Research In Action

Research In Action

The Impact of COVID-19 on CHOP Violence Intervention Program’s Clinical Services
The Impact of COVID-19 on CHOP Violence Intervention Program’s Clinical Services

As we all adjust to the “new normal” in the face of COVID-19, it is essential for youth and family service providers to alter their practice methods to ensure the well-being of their clients, staff, and communities. With social distancing measures and mandates put in place, CHOP’s Violence Intervention Program (VIP) has shifted to virtual case management and therapeutic services for assault-injured youth and their families.  

Recently, my colleague, Stephanie Garcia, MPH, blogged about the adjustments the VIP research team has made during this pandemic. Today, Violence Prevention Specialist (VPS) Jody Thigpen, LCSW and I will share how we’ve changed VIP’s clinical program.

Outreach & Intake Process

In the face of two public health crises, COVID-19 and community violence in Philadelphia, it was important for VIP to continue to connect with families and offer program enrollment. Prior to the pandemic, a majority of our outreach and intake efforts occurred in-person. When the “stay at home” order was issued, we needed to make adjustments to our outreach process and we also took into consideration the new stressors that our families and staff were facing.

To create a system that supported flexibility and safety, we decided to conduct our initial outreach via phone calls and to schedule virtual intakes in the same session. This new process has helped maintain program engagement. Because video enables better clinical assessments of patient safety and needs; we have also found our virtual intakes to be extremely beneficial.  We do continue to offer phone intakes if that is the family’s preference.

Ongoing Engagement & Meeting Needs

Intensive case management during a pandemic has presented multiple challenges in both program engagement and meeting the needs of our families. Prior to COVID-19, frequently identified goals were providing school support by developing a safety plan or working toward school accommodations. With schools switching to a virtual platform, the need for support in this area has decreased significantly.

In the current environment, supporting concrete needs – such as coordinating transportation to essential medical appointments and connecting families to unemployment benefits and local food banks – are the most frequently identified goals.

Mental health support remains a consistent need and has at times been more easily met due to the implementation of tele-psych services at many agencies. This has greatly reduced the pre-pandemic barriers of transportation and scheduling. VIP’s peer-led psychoeducation group, Building Resilience After a Violence Event (BRAVE), has also switched to a virtual platform so that we can continue to offer it to our youth.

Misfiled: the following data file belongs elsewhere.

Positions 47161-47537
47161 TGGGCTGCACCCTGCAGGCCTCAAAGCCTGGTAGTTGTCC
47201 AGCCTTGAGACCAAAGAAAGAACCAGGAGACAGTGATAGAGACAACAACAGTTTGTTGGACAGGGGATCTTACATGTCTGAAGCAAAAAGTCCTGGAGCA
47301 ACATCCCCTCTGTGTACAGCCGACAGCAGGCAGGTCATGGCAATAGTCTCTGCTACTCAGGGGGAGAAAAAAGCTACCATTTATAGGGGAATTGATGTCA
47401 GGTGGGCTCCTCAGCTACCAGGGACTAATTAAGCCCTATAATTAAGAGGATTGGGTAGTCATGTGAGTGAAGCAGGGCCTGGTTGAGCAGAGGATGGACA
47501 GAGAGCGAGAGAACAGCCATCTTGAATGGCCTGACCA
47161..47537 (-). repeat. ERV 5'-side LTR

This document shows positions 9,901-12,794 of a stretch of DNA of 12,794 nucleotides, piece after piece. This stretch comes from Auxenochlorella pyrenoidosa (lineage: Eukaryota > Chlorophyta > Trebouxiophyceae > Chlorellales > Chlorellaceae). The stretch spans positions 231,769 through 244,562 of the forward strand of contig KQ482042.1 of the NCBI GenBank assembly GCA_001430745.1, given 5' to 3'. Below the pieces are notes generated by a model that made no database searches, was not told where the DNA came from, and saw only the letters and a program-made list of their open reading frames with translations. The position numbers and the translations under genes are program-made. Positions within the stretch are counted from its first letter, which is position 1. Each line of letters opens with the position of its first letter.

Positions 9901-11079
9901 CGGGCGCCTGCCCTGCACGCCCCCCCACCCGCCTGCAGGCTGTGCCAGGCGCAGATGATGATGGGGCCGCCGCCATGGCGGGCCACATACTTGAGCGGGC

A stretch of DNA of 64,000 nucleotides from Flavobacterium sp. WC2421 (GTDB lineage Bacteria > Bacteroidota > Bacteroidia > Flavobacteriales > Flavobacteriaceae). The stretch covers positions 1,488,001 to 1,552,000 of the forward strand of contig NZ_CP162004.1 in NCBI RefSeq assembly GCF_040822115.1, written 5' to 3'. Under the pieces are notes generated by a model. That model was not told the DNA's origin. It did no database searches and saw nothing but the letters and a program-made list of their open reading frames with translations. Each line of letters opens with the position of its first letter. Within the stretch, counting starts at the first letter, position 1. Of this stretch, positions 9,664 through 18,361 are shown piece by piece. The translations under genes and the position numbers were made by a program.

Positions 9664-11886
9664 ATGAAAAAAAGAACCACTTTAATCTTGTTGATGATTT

In order to continue to provide voice and choice to our families, we follow their lead on frequency and modality of contact. By offering various communication platforms, we strive to stay engaged and provide ongoing support.

After a violent assault, VIP youth and families often have immediate safety, emotional, physical, and financial needs. With job losses, school closures, and health concerns, COVID-19 has amplified these needs for many of our families. Typically, we would be physically present with the families to assess for safety and to navigate appropriate next steps. Due to the pandemic, we now use video platforms with screen sharing capabilities to assess for safety and to create crisis plans. In collaboration with the family, VIP leadership, and the VPS, we work together to address these situations virtually and to offer families choices to meet their immediate concerns, utilizing outside crisis intervention services when needed.

Advocacy in the Virtual World

Often our families face many challenges navigating various systems that are intended to support them but frequently add additional stress. Therefore, advocacy has always been an important part of our program. With COVID-19, the barriers our families face regularly were compounded with various systems shutting down or transitioning to remote work. Despite this, we have continued to provide updates to probation officers even when courts were closed, we joined a group of agencies led by the Education Law Center to exchange information about school districts across the state, and we supported the community with contactless food drop-offs.

We also recognize this pandemic has disproportionately impacted communities of color and has put the spotlight on long-standing racial inequalities and systematic racism. This has created a space for our team to take action and expand our advocacy efforts and work towards more just systems. Currently, we are examining our policies and procedures through an anti-racist lens and working toward concrete action steps. We recognize that meeting the needs of our families must include a commitment towards personal education and growth, and advocacy work on a larger level. This includes not only looking inward and examining our own policies and procedures, but also driving a call to action for larger systems to reflect on their current policies and practices.

COVID-19 caused our team to shift our processes and to think outside-of-the-box so we can continue to provide ongoing support to the families in our program. Virtual case management has been challenging; but, with a sustained emphasis on partnership with families, we are continuing to meet evolving needs.